Monday, August 30, 2010

Mark Oglesby

Efax.Com vs Mark Oglesby

Prior to 1998 the Claimant, an American company which was formerly known as Jetfax Inc until it changed its name to in February 1999, carried on business as a supplier of computer hardware. In February 1998 the company launched a new service on the internet converting fax to e-mail messages. This was a free service and involved the subscribers, who logged on at, being allocated a US telephone number for use as their fax number. Faxes sent to that number would be automatically converted into digital form and forwarded to the subscriber’s e-mail address. In November 1999 the Claimant relaunched its efax service in the UK using UK telephone numbers.

Since January 1998 the Defendant’s business had offered services which included a fax to e-mail service similar to that offered by the claimant. In February 1998 the Defendant had acquired and registered the name on the internet. The service was not made available to the general public, however, until August 1999 when the service became automated and available on the internet. The Defendant charged for the service.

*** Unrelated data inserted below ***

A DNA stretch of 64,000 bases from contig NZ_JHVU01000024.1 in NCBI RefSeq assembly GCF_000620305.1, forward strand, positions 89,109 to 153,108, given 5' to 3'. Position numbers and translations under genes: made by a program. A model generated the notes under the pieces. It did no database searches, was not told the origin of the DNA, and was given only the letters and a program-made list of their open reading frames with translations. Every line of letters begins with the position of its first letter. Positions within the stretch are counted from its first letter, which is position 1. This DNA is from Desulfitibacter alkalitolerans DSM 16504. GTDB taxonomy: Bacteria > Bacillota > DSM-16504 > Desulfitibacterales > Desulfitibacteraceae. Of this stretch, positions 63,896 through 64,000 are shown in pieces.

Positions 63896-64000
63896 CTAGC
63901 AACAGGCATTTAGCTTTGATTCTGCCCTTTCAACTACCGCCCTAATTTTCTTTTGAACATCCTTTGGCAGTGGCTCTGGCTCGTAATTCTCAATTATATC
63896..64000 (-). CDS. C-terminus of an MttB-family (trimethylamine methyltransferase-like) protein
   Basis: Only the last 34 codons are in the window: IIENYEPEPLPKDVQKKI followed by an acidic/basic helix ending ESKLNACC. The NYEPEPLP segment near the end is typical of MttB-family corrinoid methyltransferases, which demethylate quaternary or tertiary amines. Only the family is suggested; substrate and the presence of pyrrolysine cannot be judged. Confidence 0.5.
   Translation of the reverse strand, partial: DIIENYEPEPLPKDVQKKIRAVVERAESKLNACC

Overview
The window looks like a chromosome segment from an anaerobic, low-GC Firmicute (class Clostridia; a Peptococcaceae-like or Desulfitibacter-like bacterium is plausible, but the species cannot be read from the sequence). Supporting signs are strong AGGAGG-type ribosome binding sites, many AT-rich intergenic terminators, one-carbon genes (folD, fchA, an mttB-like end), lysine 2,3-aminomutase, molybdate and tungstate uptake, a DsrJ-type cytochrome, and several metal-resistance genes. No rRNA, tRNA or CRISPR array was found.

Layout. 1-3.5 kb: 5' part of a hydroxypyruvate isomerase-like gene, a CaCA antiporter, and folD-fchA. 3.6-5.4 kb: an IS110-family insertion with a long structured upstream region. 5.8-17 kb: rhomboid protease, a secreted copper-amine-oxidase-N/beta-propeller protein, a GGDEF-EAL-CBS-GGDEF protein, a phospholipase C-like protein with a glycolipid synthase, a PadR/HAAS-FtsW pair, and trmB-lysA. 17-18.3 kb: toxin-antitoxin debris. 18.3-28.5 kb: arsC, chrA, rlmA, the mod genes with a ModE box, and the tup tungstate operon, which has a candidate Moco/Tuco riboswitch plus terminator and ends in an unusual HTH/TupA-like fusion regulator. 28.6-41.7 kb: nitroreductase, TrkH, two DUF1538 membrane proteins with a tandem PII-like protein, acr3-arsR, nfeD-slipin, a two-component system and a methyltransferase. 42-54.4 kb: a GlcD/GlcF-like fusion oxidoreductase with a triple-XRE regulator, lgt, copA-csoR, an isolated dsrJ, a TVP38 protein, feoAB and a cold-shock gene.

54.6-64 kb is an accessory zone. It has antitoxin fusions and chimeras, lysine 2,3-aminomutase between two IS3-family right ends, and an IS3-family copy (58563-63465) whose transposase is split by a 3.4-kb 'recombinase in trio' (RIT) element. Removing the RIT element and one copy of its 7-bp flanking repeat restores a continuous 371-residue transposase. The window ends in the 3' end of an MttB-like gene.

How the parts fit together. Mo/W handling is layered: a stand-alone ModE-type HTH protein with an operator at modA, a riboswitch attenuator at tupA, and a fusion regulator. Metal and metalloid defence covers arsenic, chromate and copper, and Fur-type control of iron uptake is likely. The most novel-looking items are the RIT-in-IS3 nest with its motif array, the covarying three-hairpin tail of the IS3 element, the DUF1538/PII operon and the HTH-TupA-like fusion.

Mark Oglesby

In February 1999 the Claimant’s European operations manager had discovered that the name was already taken up. He therefore contacted the Defendant on a number of occasions and offered to purchase the domain name; these offers were refused. In November 1999 an action was commenced for passing off. The Claimant applied for interim injunctive relief restraining the Defendant from passing off his services as and for those of the Claimant by the use of the name “efax”. The Defendant cross-applied for the claim to be struck out on the grounds that it was bound to fail or, in the alternative, for summary judgment in his favour.

The Claimant contended that it had established a substantial reputation and goodwill in the UK, based on the fact it had approximately 17,000 UK subscribers of whom 5,000 had used the service. Further the Claimant argued that the word “efax” was a good trade mark as it carried connotations of fax and the internet but yet it was not part of the English language.